The Department of Justice has unsealed a pair of criminal complaints against three Syrian nationals said to be former and/or current members of the Syrian Electronic Army. The documents were unsealed in the U.S. District Court of the Eastern District of Virginia, and detail charges of conspiracies related to computer hacking, says the DoJ. Joining them are alleged instances of a terrorist attack hoax, an attempt to cause mutiny in the U.S. military, and more.
The Justice Department detailed the criminal complaints today, pointing toward 22-year-old Ahmad Umar Agha who allegedly went by the handle “The Pro”, 27-year-old Firas Dardar who allegedly went by the handle “The Shadow,” and 36-year-old Peter Romar allegedly also known as Pierre Romar.
Both Agha and Dardar have been charged with allegedly creating the aforementioned hoax and attempted mutiny, as well as having the “illicit possession of authentication features,” committing fraud, accessing and damaging computers without authorization, and unlawfully accessing “stored communications.”
The Department of Justice goes on to state that both Dardar and Romar have also been charged with crimes related to “extortionate activities,” “receiving the proceeds of extortion,” wire fraud and money laundering, “unlawful interstate communications,” and violating the Syrian Sanctions Regulations.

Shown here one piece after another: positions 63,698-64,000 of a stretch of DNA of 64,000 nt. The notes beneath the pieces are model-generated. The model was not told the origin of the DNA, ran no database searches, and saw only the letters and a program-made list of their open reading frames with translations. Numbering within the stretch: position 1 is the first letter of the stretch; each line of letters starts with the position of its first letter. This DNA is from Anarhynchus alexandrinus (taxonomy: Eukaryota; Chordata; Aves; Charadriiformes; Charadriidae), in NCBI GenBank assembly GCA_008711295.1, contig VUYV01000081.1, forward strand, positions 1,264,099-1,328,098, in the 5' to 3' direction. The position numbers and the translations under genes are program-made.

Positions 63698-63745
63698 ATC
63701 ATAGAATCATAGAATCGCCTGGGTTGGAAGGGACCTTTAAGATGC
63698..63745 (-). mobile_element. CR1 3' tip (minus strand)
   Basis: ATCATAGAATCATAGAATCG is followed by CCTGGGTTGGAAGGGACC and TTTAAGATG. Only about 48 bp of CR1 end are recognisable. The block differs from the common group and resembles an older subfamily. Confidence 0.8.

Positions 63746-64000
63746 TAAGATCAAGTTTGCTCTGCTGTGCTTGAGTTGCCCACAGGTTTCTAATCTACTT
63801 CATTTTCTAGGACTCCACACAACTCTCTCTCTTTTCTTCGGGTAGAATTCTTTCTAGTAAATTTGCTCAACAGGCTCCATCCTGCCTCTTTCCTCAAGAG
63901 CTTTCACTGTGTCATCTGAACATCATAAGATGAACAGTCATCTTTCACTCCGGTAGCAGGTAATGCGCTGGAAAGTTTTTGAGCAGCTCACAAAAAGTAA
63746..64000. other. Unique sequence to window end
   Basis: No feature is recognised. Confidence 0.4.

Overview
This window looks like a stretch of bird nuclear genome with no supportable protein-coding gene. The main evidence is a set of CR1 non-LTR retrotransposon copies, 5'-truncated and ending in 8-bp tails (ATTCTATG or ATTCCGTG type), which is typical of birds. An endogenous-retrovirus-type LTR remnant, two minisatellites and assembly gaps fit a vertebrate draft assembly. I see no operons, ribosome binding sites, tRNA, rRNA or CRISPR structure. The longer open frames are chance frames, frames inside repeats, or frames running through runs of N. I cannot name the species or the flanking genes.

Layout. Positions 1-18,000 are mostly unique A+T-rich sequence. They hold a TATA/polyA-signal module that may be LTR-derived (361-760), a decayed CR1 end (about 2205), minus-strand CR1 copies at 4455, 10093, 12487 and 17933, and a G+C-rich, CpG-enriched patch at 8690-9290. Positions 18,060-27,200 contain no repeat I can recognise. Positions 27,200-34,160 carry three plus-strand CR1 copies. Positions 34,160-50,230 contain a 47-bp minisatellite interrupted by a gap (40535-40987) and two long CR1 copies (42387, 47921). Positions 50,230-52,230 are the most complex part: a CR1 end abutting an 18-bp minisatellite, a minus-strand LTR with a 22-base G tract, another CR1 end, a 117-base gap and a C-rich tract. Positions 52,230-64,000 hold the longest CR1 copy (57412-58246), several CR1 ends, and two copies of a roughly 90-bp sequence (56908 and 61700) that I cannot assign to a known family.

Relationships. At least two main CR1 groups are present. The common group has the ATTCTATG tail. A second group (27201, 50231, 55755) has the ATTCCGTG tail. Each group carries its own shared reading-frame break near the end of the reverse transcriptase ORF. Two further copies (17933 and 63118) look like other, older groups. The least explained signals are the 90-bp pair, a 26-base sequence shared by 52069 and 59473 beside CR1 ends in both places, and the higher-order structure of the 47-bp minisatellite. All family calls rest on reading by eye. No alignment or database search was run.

According to a statement today, arrest warrants have been issued for all three individuals. Said Assistant Attorney General Carlin:
The Syrian Electronic Army publicly claims that its hacking activities are conducted in support of the embattled regime of Syrian President Bashar al-Assad. While some of the activity sought to harm the economic and national security of the United States in the name of Syria, these detailed allegations reveal that the members also used extortion to try to line their own pockets at the expense of law-abiding people all over the world. The allegations in the complaint demonstrate that the line between ordinary criminal hackers and potential national security threats is increasingly blurry.
The FBI has added Dardar and Agha to the Cyber Most Wanted list, and is offering $100,000 as a reward to whomever provides info leading to their arrest. Both of the alleged hackers are thought to be living in Syria, according to the Justice Department.
The Syrian Electronic Army, SEA for short, claimed to be responsible for numerous hacks against a variety of publications and companies, often targeting their Twitter and other social media accounts. Check out the timeline below for a sample of the collective’s hacking efforts.
SOURCE: Department of Justice